Home  Reviews  Articles  Calendar  Presenters  Add Event     
Chamber
PERFORMER AS PROMOTER: CLARA SCHUMANN AND MUSICAL SALONS CLOSE VOM FESTIVAL
by Pamela Hicks Gailey
Sunday, July 28, 2019
The July 28 closing performance of the Valley of the Moon Chamber Music Festival could have been subtitled "Friends", as it was devoted to works by both Clara and Robert Schumann, and those of their friends and protégés Brahms and virtuoso violinist Joseph Joachim, with whom Clara toured extensively...
Chamber
ROMANTIC CHAMBER WORKS HIGHLIGHT VOM FESTIVAL AT HANNA CENTER
by Sonia Morse Tubridy
Saturday, July 27, 2019
Now in its 5th season the Valley of the Moon Chamber Music Festival presented July 27 a concert titled “My Brilliant Sister,” featuring Fanny Mendelssohn Hensel’s compositions for combinations of voice, fortepiano and strings. Fanny and her brother Felix were close, and Felix occasionally published ...
Symphony
ROMANTIC DREAMS AT THE MENDOCINO MUSIC FESTIVAL
by Kayleen Asbo
Wednesday, July 24, 2019
Romanticism, contrary to many popular perceptions, wasn’t simply about diving into the habitat of the heart. Romanticism began as a literary movement that elevated the power of nature as a transcendent force and sought with keen nostalgia to rediscover the wisdom of the past. The Romantics in both l...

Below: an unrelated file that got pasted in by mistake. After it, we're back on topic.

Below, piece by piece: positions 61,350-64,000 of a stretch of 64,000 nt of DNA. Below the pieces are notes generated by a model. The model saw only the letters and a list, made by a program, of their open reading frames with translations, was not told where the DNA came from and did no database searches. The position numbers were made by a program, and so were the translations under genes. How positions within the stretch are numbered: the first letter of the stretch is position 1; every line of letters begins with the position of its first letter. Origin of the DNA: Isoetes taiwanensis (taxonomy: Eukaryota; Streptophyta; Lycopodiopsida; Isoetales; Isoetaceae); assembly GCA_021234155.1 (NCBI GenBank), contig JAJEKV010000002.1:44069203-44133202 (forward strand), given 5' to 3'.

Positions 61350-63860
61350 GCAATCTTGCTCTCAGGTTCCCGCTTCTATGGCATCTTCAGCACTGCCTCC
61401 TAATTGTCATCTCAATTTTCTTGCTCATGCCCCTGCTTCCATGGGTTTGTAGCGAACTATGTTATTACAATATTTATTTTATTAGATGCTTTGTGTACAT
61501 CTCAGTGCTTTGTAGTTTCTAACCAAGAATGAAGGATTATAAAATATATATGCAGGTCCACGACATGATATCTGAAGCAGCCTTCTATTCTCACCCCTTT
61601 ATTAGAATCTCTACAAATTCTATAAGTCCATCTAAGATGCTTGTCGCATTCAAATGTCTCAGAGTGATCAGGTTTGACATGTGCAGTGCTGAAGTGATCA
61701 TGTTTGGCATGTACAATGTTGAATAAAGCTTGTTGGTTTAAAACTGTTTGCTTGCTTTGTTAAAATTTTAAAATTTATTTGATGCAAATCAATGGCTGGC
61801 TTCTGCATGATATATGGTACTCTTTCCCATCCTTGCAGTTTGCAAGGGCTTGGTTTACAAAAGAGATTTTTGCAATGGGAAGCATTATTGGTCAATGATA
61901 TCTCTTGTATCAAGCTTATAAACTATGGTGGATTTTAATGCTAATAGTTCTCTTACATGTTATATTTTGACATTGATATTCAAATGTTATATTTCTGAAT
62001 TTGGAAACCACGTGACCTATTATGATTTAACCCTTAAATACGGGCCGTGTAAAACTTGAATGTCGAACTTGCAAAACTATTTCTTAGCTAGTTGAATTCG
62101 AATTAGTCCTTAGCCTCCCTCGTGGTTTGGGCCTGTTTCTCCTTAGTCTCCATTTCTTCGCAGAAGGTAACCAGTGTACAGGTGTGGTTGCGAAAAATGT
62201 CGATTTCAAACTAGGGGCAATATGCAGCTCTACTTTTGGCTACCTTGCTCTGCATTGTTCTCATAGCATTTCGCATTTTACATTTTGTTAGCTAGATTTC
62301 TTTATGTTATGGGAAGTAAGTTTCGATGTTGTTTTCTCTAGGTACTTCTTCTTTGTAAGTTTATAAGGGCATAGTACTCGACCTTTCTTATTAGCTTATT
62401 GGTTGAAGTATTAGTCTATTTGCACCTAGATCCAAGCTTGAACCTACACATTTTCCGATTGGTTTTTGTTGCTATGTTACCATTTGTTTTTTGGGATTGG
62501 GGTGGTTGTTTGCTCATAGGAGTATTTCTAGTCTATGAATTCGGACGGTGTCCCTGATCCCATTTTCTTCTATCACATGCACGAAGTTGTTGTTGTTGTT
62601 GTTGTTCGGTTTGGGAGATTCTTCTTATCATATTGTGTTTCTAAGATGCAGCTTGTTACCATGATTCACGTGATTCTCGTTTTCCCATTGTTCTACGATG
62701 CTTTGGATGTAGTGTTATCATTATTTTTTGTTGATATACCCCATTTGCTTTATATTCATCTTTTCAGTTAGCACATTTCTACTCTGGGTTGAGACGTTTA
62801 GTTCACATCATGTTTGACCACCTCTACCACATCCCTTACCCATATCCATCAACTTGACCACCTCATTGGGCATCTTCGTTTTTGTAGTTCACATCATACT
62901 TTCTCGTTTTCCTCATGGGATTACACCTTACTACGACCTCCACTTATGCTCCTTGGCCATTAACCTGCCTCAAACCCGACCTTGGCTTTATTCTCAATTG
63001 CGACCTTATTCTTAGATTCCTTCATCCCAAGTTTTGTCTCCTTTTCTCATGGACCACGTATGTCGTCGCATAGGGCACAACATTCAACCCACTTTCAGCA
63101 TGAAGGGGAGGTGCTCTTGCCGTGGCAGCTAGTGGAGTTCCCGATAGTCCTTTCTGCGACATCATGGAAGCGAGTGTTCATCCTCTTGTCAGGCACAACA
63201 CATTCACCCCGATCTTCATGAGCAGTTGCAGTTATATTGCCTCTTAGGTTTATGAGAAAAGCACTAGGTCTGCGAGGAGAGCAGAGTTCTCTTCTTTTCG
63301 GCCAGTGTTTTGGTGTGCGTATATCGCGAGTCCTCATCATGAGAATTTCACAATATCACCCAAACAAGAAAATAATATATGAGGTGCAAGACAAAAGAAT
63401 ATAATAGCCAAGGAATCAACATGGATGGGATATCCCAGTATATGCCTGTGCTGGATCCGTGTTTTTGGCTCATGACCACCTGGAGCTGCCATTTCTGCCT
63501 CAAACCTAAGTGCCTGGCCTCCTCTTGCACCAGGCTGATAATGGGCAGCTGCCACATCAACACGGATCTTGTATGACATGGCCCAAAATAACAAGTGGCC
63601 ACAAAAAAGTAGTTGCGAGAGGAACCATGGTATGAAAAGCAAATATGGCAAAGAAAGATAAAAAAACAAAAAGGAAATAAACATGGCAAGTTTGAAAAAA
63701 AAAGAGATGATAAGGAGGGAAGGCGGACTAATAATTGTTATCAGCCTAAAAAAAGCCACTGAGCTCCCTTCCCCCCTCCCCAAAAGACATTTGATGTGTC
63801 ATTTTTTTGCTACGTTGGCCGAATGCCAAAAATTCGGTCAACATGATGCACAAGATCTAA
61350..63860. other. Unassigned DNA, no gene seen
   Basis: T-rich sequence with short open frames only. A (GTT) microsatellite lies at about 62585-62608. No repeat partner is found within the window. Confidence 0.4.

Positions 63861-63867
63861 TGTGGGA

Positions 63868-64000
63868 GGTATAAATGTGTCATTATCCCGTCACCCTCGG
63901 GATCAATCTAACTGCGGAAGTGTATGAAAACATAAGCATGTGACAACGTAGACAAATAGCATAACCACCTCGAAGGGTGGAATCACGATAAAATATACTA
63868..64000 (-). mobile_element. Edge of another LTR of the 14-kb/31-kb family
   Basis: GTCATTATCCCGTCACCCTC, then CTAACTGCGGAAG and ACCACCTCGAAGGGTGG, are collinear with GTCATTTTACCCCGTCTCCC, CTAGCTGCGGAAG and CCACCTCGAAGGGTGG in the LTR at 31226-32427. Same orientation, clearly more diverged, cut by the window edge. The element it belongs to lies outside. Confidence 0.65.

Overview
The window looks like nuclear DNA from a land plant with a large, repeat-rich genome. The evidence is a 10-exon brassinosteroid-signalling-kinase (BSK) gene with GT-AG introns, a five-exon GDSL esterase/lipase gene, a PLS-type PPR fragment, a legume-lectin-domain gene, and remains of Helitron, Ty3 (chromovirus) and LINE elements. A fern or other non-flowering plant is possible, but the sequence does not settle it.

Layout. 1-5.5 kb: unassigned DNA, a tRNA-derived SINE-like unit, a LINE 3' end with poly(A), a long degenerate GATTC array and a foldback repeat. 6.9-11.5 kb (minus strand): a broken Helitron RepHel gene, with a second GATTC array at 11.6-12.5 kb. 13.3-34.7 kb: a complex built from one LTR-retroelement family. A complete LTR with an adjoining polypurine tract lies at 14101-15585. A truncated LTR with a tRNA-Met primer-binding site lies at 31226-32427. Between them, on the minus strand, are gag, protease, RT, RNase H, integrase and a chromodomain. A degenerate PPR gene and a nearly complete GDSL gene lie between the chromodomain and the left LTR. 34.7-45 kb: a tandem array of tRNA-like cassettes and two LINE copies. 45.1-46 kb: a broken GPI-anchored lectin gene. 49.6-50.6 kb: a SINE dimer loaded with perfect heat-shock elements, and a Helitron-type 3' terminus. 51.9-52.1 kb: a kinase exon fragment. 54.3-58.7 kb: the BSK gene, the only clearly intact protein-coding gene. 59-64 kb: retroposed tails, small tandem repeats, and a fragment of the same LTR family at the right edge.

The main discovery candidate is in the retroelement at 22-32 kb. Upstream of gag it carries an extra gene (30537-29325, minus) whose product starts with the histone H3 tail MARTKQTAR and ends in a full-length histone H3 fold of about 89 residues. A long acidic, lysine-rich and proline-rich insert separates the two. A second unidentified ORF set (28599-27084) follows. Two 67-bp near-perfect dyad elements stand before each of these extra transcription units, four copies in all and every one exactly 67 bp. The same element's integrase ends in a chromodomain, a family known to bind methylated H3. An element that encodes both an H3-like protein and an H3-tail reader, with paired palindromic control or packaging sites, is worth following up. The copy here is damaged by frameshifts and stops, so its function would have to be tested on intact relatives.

Chamber
CHAUSSON CONCERTO SHINES IN A VISIONARY'S SALON
by Steve Osborn
Sunday, July 21, 2019
Ernest Chausson’s four-movement Concerto in D Major for Violin, Piano, and String Quartet (1891) is neither concerto nor sonata nor symphony, but it somehow manages to be all three, especially when played with fire and conviction by an accomplished soloist. Those incendiary and emotional elements w...
Chamber
EUROPEAN SALON MUSIC CAPTIVATES AT VOM FESTIVAL CONCERT
by Pamela Hicks Gailey
Sunday, July 21, 2019
Two stunning programs of 19th and 20th century chamber music were presented on July 21 and 28 as part of the Valley of the Moon Music Festival at the Hanna Center in Sonoma. Festival founders and directors pianist Eric Zivian and cellist Tanya Tompkins were both on hand to contribute brilliantly at ...
Chamber
ECLECTIC INSTRUMENTAL COMBINATIONS IN VOM FESTIVAL CONCERT
by Sonia Morse Tubridy
Saturday, July 20, 2019
A Lovely summer afternoon in Sonoma Valley, an excellent small concert hall, enthusiastic audience, exciting musicians and creative programming with interesting story lines. All these were combined July 20 at a Valley of the Moon Festival concert titled “An Italian in Paris.” This is the fifth seaso...
Opera
'ELIXIR' A WELCOME TONIC IN SPRIGHTLY ANNUAL MMF OPERA
by Terry McNeill
Friday, July 19, 2019
In most of the Mendocino Music Festival’s 33 seasons a single evening is given over to a staged opera, with bare bones sets, lighting, costumes, minimal cast and short length. No Wagner or Verdi here, no multiple acts and complicated production demands. Light and frothy are the usual, and so it wa...